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Overactive BladderWelcome to Active Bladder! Here is an overview of Overactive bladder (OAB)

16.5 % of American’s report symptoms of over active bladder. It affects men, women and children worldwide. The primary symptom of OAB is a sudden urge to urinate. This urgency may, or may not, be associated with incontinence, the involuntary loss of urine. These symptoms occur in the absence of any demonstrable urinary pathology producing OAB symptoms such as urinary tract infection. A comprehensive evaluation to eliminate treatable disease must be undertaken to make a diagnosis OAB.

Risk Factors

Overactive bladder affects men and women equally but differently. Many more women experience incontinence with OAB than men. The consideration of OAB in children is unique and should be considered differently.

While age is considered to be a risk factor, OAB cannot be considered a normal part of aging. Certain disease states put individuals at risk for OAB including diabetes, multiple sclerosis, oral hormone replacement, obesity and arthritis.

Physiology

The normal events in appropriate bladder filling, sensation and voluntary release of urine are complex. The sequence of events involves muscles, nerves and psychological input. The physical, muscular events to maintain continence involves simultaneous relaxation of the detrusor muscle and contraction of the bladder neck and muscles of the pelvis. Most symptoms of OAB stem from hyperactivity or irritability of the detrusor muscle. This stimulates the sudden urge to void and unbalances the synergistic relationship with other muscles that control urine.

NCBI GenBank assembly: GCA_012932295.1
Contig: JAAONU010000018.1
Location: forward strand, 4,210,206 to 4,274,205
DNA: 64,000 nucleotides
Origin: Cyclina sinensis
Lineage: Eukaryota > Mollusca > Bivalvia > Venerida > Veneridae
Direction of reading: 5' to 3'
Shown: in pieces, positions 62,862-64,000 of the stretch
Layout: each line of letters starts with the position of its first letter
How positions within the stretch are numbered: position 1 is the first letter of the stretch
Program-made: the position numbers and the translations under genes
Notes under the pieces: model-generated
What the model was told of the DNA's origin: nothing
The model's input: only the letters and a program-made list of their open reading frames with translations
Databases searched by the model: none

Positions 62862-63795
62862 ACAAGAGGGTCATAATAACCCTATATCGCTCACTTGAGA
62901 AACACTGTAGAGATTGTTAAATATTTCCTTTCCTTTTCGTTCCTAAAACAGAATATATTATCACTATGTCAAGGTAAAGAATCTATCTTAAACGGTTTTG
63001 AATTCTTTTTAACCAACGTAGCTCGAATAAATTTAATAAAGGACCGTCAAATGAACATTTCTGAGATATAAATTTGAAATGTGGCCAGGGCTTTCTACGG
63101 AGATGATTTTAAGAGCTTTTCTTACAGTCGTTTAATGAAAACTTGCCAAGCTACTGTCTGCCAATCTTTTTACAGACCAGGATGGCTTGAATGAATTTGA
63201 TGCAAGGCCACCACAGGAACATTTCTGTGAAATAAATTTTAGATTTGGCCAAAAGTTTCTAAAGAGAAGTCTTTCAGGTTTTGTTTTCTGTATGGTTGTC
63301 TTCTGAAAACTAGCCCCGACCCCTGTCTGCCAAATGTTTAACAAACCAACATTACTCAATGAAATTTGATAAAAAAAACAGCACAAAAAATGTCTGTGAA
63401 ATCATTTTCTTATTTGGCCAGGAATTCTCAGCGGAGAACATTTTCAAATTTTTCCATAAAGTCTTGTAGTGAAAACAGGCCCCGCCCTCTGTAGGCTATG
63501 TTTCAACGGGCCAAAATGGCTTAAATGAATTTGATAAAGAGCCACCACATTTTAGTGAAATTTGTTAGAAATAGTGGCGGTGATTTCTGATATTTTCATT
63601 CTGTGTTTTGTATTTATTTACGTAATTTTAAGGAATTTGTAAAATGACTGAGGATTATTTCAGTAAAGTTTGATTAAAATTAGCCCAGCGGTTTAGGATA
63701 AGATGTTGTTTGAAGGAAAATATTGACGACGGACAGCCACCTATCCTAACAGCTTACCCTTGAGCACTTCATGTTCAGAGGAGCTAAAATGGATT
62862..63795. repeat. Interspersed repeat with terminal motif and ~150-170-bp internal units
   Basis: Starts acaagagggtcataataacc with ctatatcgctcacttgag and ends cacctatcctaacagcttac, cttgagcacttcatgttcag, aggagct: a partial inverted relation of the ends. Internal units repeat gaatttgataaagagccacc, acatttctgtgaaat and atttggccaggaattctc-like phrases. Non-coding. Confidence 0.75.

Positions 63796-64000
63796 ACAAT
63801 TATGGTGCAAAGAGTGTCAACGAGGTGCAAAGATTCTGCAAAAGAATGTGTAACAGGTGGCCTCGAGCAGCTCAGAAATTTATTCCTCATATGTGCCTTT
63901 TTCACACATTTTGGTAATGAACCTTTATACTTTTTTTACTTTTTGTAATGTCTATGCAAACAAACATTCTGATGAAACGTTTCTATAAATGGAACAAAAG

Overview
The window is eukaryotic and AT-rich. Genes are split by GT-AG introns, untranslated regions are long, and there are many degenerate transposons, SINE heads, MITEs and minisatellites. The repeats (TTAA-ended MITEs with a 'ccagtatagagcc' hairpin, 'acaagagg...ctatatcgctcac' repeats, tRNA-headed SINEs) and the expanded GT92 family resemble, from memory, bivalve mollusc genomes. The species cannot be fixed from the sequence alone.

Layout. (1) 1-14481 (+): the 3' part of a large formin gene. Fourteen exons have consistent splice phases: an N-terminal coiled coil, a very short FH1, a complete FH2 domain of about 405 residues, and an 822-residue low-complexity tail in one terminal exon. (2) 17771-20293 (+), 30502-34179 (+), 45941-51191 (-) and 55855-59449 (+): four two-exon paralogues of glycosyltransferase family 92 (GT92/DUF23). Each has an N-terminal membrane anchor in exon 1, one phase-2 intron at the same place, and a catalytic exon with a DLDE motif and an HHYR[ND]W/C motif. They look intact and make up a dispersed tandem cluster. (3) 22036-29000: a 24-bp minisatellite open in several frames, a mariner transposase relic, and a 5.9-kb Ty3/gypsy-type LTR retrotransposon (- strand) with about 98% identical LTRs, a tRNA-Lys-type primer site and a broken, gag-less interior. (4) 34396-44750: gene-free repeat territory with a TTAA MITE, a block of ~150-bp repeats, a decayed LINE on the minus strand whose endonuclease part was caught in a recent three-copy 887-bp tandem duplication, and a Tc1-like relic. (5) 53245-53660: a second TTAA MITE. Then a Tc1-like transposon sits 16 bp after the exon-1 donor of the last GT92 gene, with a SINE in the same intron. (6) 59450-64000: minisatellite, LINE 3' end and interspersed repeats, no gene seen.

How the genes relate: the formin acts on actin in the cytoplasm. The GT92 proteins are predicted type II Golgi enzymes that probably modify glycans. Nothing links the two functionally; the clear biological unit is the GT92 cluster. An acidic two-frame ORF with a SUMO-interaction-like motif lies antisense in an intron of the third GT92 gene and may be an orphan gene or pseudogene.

In the past anticholinergic drugs have been the mainstay of treatment and remain the first line of treatment. This family of pharmaceuticals seems to work on both inhibition of the involuntary contractions of the detrusor muscles, as well as an effect on muscarinic receptors within the bladder wall. Side effects can include dry mouth, constipation, blurred vision and fatigue. Of the two most commonly used, oxybutynin (Ditropan) and tolterodine, the latter is reported to produce fewer side effects. Oxybutynin is provided in several forms; the transdermal patch has fewer reported side effects than other delivery methods. Anticholinergics should be used with caution with pre-existing glaucoma, urinary or bowel retention. They have been noted to increase confusion in elderly patients and those with dementia.

Other medications include tricyclic antidepressant therapy. This has been a standard treatment of enuresis in children. Capsaicin, derived from chili peppers, is currently under investigation for use topically.

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Other Treatment Modalities

There are numerous adjunctive therapies for use in OAB. Many are indicated in those with incontinence as a major complaint. Current studies suggest that a combination of anticholinergic medication with a bladder training program yields better results than either treatment alone. Many behavioral adaptations have already been initiated by a patient with OAB. Caffeine avoidance may improve symptoms. Limiting fluid intake and timing liquids is often automatic. Many plan a restroom itinerary as part of their daily schedule.

Other medical treatments include surgery, Botox injections, neurostimulators and other sophisticated procedures to help refractory incontinence.The range of available options is limited only by the extent of symptomatology and etiology.


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